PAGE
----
"Action Comics" #9's lead story by Grant Morrison and Gene Ha is the sort of comic that promises you one thing, then leads you down an entirely different and better path. Looking at the cover, you might think that a story about a dark-skinned Superman would focus on the differences between him and the regular Superman, dwelling on what it would be like to be a "black Superman."
Instead, save for Lex Luthor swearing that he's not a racist on the first page, that's not what we get at all. The important part of the setup for "Action Comics" isn't Superman's skin color, but rather that it's set on a different, parallel world. That's the lynchpin "Action Comics" #9 rotates around, with the book launching in a story about what it takes to really be Superman.
The story itself is in many ways classic Superman; victory is achieved in no small part through a combination of intelligence and virtue. It's fun and in many ways it reminds me about how the character can anchor a sense of nostalgia while still being forward-looking. You wouldn't find issues of '60s "Superman" talking about a, "musical meta-machine ringing at impossibly oblique frequencies" after all. And when the villain of the piece is described as, "a violent, troubled faceless anti-hero, concealing a tragic secret life, a global marketing icon" it feels like Morrison is taking a stand on what Superman should and should not be. In many ways, "Action Comics" #9 feels like a mini-manifesto for his run on the series in general; it's going to jump around in terms of setting, but each issue is going to try and plumb the depths of what it means to be Superman.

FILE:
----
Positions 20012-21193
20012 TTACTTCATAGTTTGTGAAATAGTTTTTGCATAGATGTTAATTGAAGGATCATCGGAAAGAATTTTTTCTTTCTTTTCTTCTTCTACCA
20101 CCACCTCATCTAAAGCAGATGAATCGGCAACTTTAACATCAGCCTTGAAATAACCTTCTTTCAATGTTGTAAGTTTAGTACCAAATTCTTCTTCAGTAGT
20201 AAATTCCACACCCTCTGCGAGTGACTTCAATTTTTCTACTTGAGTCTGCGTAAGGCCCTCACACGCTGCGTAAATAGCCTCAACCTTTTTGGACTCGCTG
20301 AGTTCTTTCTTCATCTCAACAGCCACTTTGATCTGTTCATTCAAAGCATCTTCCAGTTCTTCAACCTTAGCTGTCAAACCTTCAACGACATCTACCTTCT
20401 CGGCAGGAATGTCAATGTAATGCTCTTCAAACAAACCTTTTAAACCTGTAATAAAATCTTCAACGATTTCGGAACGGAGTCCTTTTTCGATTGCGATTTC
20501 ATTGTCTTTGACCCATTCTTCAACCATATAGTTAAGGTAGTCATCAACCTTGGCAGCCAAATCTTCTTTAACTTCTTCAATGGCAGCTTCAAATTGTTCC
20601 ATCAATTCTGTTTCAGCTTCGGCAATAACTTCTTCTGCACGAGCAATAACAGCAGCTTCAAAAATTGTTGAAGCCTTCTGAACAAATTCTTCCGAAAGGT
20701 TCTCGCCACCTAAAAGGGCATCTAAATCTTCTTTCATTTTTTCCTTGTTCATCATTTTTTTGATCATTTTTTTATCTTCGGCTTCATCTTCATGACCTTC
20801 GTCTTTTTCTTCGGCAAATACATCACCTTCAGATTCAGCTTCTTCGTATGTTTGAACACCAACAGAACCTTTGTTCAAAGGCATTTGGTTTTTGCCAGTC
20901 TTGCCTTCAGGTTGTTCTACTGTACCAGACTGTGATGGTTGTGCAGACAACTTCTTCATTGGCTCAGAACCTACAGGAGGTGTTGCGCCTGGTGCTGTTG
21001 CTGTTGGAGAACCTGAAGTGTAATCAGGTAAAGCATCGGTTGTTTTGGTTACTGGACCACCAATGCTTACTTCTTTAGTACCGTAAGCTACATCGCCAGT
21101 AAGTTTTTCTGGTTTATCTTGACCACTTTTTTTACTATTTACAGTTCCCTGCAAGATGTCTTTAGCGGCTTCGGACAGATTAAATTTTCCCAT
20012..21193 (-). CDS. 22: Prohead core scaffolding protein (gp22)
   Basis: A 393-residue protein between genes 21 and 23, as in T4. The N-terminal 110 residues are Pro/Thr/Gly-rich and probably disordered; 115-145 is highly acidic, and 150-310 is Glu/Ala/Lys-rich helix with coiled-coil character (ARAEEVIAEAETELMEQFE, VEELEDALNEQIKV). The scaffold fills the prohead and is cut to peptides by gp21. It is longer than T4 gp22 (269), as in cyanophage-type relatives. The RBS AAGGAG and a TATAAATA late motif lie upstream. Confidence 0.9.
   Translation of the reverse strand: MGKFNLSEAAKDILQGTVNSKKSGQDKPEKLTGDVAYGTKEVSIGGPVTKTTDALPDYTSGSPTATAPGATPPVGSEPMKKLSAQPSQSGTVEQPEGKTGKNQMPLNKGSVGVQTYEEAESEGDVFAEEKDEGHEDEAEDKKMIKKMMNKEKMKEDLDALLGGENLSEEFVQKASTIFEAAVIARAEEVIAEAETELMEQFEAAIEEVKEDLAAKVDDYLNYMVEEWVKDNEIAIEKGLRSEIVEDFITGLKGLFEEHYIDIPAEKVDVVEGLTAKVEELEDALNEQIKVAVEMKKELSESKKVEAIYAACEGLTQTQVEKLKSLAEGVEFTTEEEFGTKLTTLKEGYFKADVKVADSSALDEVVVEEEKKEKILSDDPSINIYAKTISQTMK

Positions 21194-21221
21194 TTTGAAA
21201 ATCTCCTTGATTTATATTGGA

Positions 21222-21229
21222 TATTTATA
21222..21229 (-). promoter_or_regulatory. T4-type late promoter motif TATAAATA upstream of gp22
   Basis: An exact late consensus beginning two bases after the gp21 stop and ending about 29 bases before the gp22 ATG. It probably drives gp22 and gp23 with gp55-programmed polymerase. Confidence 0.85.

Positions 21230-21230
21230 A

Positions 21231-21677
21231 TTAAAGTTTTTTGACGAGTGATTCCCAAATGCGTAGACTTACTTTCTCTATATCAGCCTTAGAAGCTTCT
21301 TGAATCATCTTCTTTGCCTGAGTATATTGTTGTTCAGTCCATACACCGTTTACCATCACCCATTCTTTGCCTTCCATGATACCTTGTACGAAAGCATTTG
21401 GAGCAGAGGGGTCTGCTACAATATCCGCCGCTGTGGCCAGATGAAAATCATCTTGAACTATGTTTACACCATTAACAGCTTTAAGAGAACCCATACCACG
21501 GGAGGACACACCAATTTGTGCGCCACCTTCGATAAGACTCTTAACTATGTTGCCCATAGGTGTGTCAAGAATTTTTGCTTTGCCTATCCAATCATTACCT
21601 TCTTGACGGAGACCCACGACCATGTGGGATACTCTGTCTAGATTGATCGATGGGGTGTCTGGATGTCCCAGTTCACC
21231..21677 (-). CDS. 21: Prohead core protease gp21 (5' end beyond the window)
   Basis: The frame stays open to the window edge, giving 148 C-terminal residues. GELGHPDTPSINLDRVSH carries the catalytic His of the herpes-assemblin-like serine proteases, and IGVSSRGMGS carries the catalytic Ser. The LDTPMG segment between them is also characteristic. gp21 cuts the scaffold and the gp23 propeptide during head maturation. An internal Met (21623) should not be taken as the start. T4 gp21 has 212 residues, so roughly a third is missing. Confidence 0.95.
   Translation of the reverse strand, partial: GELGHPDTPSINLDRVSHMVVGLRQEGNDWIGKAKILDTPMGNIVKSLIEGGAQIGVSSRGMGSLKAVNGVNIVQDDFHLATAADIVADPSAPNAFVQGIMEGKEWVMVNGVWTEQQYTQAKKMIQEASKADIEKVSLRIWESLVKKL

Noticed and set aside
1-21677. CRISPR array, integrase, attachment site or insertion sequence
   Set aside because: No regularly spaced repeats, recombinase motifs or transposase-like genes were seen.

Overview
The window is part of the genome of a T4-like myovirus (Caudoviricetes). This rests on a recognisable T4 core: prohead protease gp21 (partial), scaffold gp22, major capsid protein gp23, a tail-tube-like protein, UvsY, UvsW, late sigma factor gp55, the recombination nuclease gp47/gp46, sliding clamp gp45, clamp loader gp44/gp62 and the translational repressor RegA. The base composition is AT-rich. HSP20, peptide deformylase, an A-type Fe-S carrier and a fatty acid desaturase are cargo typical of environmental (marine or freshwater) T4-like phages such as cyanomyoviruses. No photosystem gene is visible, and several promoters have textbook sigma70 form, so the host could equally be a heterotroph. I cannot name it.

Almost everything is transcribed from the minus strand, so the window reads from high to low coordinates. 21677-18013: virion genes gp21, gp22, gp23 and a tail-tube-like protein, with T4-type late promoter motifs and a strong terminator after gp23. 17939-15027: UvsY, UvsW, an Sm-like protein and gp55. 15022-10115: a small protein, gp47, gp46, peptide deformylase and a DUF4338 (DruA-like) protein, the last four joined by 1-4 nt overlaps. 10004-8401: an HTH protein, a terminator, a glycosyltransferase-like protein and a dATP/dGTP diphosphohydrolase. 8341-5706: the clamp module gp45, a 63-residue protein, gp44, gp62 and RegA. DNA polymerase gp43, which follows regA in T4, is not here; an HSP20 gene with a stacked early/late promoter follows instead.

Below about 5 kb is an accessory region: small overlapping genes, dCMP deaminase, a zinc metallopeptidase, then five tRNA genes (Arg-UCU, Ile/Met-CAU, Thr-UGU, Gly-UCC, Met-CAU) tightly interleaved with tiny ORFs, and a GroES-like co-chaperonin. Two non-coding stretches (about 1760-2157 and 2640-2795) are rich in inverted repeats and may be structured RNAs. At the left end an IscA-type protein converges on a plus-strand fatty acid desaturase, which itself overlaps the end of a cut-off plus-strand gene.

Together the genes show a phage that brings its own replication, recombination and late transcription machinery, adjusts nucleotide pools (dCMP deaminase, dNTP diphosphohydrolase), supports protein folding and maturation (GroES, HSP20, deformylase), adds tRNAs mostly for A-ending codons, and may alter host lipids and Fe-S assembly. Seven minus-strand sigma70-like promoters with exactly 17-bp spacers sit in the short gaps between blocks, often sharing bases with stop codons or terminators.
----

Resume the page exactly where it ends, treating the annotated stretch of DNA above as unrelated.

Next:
Gene Ha's art looks good here; his depictions of the Superman of Earth 23 in particular are lively and realistic, more than just the regular Superman with Art Lyon applying a different hue to the character. It's some of the smaller details that I loved though, like the universe-breaching device with its strange spirals of machinery, or the glimpse we get of the Superman-branded world that feels like the worst excesses of advertising crammed into every available space.
Sholly Fisch provides another back-up story, this month with Cully Hamner. But while both creators are talented, it felt pointless and unnecessary. His story of President Superman doesn't give us an additional glimpse into his life, but rather just goes by the numbers from start to finish. Hamner's art is always a treat, but this isn't the sort of story I'd like to see it attached to. As strange as it might sound, this forgettable back-up story, by being at the end of the issue, actually drags the overall comic down a bit.
Initially I was a tiny bit disappointed that we'd once again zoomed away from the main narrative in "Action Comics," but this issue was enough fun that by the end of the lead story I didn't mind any more. I am ready, though, to see the back-up stories dropped (and perhaps the page count and price along with them). They're starting to distract now and while Fisch and company have turned out some nice enough pieces before, I'd rather see them on a different project.